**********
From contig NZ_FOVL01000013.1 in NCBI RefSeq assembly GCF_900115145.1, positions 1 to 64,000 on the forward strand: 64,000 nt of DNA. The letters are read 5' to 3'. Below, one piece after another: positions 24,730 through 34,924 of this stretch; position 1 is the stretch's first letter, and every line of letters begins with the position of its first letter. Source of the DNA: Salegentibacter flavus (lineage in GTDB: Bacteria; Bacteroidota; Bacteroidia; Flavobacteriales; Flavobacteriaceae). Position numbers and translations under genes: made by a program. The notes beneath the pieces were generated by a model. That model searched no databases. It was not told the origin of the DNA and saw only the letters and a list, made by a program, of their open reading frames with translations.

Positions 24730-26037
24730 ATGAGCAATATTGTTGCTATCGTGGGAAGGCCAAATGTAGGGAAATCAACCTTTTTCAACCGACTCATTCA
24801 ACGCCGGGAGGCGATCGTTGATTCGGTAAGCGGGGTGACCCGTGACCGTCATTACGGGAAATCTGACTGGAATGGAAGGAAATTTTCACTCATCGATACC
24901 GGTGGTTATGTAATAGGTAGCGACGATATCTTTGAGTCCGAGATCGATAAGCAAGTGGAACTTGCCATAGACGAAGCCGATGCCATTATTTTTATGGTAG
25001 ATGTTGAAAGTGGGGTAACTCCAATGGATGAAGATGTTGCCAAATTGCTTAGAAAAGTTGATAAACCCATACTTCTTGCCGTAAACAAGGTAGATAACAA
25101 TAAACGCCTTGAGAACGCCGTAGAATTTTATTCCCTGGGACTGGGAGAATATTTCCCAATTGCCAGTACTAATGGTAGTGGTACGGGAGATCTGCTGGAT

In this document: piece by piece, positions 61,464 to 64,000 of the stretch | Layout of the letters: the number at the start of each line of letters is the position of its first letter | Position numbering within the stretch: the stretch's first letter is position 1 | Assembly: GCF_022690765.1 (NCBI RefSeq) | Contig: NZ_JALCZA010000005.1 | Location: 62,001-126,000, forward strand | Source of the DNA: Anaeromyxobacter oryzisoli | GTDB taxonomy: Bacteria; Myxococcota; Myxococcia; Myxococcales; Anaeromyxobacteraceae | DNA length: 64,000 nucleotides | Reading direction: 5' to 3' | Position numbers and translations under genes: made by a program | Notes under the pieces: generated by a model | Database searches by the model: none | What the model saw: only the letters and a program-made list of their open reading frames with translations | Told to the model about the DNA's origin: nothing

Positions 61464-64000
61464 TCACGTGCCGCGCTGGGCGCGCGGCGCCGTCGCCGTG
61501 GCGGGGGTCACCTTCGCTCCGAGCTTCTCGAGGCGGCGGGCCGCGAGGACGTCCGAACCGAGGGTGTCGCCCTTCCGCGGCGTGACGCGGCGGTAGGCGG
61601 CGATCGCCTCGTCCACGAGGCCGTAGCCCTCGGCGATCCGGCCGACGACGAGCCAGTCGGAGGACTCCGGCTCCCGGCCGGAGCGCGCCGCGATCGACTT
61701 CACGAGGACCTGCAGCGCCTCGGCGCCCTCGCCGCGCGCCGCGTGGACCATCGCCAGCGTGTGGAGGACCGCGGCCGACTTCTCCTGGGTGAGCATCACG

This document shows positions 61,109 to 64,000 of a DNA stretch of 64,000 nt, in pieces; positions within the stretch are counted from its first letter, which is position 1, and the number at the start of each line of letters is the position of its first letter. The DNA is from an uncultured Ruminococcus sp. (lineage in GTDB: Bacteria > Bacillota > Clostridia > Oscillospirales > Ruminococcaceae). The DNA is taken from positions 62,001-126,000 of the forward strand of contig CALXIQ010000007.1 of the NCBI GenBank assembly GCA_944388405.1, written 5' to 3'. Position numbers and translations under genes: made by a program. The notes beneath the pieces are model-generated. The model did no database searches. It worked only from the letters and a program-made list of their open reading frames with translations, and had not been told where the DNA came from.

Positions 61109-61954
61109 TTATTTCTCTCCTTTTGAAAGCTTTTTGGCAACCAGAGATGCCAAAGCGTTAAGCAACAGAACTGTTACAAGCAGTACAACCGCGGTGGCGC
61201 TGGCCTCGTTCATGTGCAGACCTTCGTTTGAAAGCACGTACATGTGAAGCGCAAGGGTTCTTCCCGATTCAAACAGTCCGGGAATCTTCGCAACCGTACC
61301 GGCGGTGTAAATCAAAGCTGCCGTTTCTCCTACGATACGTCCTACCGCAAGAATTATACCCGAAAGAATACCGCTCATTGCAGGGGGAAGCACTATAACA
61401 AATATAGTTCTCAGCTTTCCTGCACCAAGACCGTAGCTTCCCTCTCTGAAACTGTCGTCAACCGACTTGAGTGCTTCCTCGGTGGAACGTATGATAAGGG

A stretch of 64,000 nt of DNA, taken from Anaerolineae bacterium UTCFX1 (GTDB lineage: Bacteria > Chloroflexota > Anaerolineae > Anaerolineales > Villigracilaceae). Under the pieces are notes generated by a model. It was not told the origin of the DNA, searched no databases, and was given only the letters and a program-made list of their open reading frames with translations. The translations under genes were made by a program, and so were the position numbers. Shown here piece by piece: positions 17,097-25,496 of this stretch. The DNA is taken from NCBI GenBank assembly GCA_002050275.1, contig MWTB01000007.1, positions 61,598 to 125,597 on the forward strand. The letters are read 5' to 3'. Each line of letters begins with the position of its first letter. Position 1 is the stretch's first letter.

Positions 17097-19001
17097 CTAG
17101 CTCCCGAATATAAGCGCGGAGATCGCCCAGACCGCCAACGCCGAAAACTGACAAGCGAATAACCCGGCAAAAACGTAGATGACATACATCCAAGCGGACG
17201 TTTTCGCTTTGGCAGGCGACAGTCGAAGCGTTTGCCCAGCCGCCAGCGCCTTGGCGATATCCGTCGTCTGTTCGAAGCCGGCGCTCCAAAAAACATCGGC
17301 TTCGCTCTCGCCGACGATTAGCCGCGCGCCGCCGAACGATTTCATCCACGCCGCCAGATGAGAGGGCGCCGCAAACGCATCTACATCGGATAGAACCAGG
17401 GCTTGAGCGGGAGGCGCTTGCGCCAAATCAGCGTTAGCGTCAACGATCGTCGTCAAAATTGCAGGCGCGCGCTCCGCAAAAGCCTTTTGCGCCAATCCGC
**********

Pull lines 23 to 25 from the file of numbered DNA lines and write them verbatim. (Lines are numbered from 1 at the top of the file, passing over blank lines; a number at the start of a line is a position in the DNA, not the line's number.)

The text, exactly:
17101 CTCCCGAATATAAGCGCGGAGATCGCCCAGACCGCCAACGCCGAAAACTGACAAGCGAATAACCCGGCAAAAACGTAGATGACATACATCCAAGCGGACG
17201 TTTTCGCTTTGGCAGGCGACAGTCGAAGCGTTTGCCCAGCCGCCAGCGCCTTGGCGATATCCGTCGTCTGTTCGAAGCCGGCGCTCCAAAAAACATCGGC
17301 TTCGCTCTCGCCGACGATTAGCCGCGCGCCGCCGAACGATTTCATCCACGCCGCCAGATGAGAGGGCGCCGCAAACGCATCTACATCGGATAGAACCAGG